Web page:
On Turo, for that same June week I was searching in Anchorage, for example, somebody named Emmanuel was renting out his very Grizzly bear resistant-looking pickup truck, which seats six, for $119 per day.

In Honolulu, an SUV for the same dates in May that I’d searched on Orbitz was being offered by Robert for $200 a day.

And while car rental rates that top $100 per day aren’t something I’d normally celebrate as a deal, the pickings are decidedly slim right now.

And Turo is really coming to the rescue for sticker-shocked travelers.

“Turo offers travelers an alternative to traditional rental cars and provides guests with a unique selection of vehicles at all price ranges.”

Travel blogger Alicia Richards turned to Turo during a nine-day trip in mid-April with her family to Los Angeles when the cheapest rental car she could find was $650 for nine days. She checked Turo and found an even bigger car, a Toyota Camry, for $320 for the same period, she said.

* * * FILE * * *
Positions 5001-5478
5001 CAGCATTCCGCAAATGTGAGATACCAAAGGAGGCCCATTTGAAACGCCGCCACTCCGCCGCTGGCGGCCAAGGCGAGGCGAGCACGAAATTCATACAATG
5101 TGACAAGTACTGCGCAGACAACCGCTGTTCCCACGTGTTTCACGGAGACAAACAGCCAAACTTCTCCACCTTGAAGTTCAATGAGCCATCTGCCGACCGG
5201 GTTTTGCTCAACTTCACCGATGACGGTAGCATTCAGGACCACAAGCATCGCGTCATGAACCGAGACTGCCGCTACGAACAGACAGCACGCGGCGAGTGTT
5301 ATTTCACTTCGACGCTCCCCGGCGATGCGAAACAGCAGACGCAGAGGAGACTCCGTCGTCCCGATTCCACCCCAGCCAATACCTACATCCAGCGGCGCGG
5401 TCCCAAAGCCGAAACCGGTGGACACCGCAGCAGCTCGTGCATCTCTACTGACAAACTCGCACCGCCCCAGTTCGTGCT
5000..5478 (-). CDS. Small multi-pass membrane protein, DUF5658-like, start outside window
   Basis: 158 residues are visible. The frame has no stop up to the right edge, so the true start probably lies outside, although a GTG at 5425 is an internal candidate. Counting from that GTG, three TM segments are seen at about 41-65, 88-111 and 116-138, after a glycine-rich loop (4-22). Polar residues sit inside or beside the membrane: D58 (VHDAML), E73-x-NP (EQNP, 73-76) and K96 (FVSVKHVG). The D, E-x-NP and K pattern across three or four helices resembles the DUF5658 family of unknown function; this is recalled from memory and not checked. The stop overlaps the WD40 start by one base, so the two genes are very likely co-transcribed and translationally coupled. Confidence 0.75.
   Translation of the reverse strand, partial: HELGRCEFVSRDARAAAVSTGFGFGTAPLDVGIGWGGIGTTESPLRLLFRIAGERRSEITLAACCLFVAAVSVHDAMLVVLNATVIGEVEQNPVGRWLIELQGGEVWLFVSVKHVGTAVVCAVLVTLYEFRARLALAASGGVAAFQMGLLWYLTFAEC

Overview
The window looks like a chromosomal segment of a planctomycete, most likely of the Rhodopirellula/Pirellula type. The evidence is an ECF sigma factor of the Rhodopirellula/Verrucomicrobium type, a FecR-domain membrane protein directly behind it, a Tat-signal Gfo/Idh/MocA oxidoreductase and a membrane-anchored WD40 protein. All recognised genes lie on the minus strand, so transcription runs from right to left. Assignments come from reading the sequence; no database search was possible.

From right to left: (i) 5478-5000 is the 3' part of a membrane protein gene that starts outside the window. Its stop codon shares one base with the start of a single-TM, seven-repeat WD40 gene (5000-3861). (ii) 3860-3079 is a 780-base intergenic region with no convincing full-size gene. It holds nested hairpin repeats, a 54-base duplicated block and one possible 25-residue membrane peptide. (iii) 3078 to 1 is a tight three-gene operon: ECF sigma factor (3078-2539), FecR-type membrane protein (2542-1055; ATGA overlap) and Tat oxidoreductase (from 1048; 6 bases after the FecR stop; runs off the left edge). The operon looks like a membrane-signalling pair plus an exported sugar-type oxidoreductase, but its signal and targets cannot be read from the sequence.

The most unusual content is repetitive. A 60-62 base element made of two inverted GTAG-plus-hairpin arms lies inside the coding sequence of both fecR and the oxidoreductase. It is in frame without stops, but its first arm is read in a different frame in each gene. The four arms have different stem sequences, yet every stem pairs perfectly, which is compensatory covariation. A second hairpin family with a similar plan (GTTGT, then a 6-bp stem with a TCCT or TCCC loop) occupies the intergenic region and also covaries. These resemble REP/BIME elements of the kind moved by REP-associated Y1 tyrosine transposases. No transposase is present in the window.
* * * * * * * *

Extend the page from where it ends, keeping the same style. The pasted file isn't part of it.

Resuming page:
“We love Turo and would happily use it again,” said Richards, who has rented her own car out through the app, too. “It had always saved us on car rentals and we can often get nicer cars than a traditional rental,” she said.

Sarah Sheehan, who lives near Hampton Roads, Virginia, is another new Turo convert. When her car was out of commission recently and she had an important appointment to attend in a city two hours away, she would have had to Uber to a rental car company to pick up a rental for the day, she said.

“After hearing someone talk about how they used Turo as an income supplement on Instagram, I was like, ‘Hey, wait a minute, this might be the answer to my prayers,’” Sheehan said. “I was able to rent a car through the app and arrange a no-contact delivery/pick-up right to my door.”

Grand total? $60 for the day. Not to mention no waiting in car rental queues.

How Turo Works